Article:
I heard from many authors that their characters have some kind of independent existence. Has it ever happened to you that the story in your books developed in a way you hadn’t planned at all?

I’m thinking of the friendship of Razz and Ishmael: Have you planned it from the start or was Razz with his vehement character pushing his way past Scobie?

MGB: Well done. What you suggested is pretty much exactly what happened with Razz. I think when I started writing I saw him as just one of the debating team but his personality was so big and he had most of the best lines so he just took over. I really like his character, not just because he’s funny, but because he has a huge heart and is so full of life and energy and optimism. He and Ishmael’s friendship really is what the whole trilogy is about for me. I think it’s a beautiful thing.

You always praise the good work of your German publishers. How does this cooperation look like? For example does the German translator Ute Mihr contact you with questions or suggestions?

MGB: Yes I do, because every time I praise them, they have to send me money! No, just kidding.

I praise them because they have done a wonderful job with their editions and have supported me so well and not only that, they are lovely people. (Don’t forget to send more money!)

I have had the pleasure of meeting Ute Mihr. She is wonderful and the success of the Ishmael trilogy in German is due in a large part to her brilliant translation. I really don’t know how she does it. A lot of people don’t realize what a difficult job it is to translate comedy, particular when a great deal of the humour is based on the English language. Often times the translator has to come up with their own jokes that will work in their language. From time to time Ute has contacted me about various words and expressions, mainly when even the Australian Slang Dictionary couldn’t help her!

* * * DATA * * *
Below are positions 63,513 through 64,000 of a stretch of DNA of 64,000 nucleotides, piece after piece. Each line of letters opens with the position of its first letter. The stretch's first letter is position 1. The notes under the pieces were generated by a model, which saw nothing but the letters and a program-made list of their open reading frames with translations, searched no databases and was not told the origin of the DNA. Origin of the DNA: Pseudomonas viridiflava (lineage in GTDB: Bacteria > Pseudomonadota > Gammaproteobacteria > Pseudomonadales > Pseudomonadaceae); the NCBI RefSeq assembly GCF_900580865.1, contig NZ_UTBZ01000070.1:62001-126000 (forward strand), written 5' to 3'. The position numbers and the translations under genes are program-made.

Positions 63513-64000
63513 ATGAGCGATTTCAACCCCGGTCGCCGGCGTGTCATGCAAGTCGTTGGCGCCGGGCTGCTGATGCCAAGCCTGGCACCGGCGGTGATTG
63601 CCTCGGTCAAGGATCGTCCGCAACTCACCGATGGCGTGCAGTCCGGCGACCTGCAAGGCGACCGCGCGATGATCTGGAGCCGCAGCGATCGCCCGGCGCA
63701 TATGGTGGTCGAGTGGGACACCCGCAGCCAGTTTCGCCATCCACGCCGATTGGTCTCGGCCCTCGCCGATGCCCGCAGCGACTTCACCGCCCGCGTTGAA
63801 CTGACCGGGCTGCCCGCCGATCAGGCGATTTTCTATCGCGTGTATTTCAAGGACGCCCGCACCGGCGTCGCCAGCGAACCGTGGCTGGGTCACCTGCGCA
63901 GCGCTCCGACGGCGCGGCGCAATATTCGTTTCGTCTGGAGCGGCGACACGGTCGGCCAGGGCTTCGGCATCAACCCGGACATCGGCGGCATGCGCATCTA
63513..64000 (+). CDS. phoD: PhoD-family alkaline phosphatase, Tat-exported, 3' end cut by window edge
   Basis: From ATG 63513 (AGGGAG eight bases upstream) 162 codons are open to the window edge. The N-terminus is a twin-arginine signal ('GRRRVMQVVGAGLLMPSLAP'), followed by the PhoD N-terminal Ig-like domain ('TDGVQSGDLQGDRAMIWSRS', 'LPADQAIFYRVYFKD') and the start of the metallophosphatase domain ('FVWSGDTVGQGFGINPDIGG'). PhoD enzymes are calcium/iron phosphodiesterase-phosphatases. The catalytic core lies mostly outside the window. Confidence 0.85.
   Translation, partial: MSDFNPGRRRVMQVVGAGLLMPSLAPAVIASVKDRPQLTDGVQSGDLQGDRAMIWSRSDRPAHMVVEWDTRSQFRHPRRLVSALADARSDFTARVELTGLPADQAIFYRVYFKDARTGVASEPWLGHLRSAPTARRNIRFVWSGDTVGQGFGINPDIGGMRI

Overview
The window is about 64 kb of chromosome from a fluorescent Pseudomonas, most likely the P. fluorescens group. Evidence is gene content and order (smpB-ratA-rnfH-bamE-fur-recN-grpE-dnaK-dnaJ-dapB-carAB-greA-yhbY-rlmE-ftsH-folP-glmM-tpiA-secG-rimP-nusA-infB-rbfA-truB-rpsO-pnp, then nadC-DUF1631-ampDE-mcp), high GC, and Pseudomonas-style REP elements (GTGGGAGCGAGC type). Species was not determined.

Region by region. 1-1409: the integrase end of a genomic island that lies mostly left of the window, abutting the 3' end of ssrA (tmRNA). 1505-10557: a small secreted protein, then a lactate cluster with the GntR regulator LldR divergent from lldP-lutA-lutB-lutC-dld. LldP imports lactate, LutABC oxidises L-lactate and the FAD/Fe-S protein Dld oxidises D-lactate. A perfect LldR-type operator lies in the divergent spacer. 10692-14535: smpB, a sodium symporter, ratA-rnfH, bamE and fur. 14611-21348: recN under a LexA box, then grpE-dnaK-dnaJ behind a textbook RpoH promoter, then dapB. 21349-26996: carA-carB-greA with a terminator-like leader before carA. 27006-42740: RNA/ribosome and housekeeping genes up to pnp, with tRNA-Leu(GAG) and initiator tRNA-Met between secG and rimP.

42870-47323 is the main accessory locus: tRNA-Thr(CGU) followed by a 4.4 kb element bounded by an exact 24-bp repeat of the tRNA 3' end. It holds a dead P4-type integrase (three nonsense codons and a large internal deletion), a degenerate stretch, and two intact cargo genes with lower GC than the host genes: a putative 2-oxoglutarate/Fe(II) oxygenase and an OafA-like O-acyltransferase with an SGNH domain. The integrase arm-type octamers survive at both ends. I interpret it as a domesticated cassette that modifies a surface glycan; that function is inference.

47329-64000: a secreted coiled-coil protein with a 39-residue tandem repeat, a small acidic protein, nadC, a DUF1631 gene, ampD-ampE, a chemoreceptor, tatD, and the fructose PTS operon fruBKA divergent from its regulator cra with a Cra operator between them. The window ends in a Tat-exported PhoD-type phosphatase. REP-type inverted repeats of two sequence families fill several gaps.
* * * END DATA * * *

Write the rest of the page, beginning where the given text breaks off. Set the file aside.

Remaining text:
Who is your favorite author of children’s books – apart from yourself of course? Which book would you like to see nominated for a children’s book award?

MGB: Apart from myself?!? You really like asking hard questions don’t you! Seriously though, there are so many Children’s and Young Adult authors I love. Most of what I read for my own enjoyment is Young Adult Novels. I hate picking favourites but probably my favourite Australian author would be Marcus Zusak (The Messenger; The Book Thief). It was his books that inspired me to try to write in the first place.

As for the second question, it has probably been nominated and won awards already but Patrick Ness’s Chaos Walking Trilogy would deserve every award it received.

chaos walking

Are there any plans of visiting Germany in the near future?

MGB: I would love to return to Germany. Someone invite me! Anyone!

Sadly I have no definite plans at present, but my bags will be packed in record time if I get the opportunity in the future.

I think there are many questions you have been asked way too often. Which question is really annoying you? (Please don’t mention any of the ones I asked you!)

MGB: “Has anyone ever told you that you look a lot like Robin Williams?”

And what is the question you always wished to be asked?

MGB: “Why did you abandon your highly successful career as a male model to become a writer?

Solltet ihr mehr von Michael Gerard Bauer lesen wollen, kauft seine Bücher, sie lohnen sich definitiv!!! Außerdem hat er auch einen sehr lesenswerten BLOG!

2 Gedanken zu “[Interview] Michael Gerard Bauer

  1. Hallo 🙂
    Mich interessiert das Interview in deutsch sehr, könntest Du es mir senden? Lieben Dank im voraus.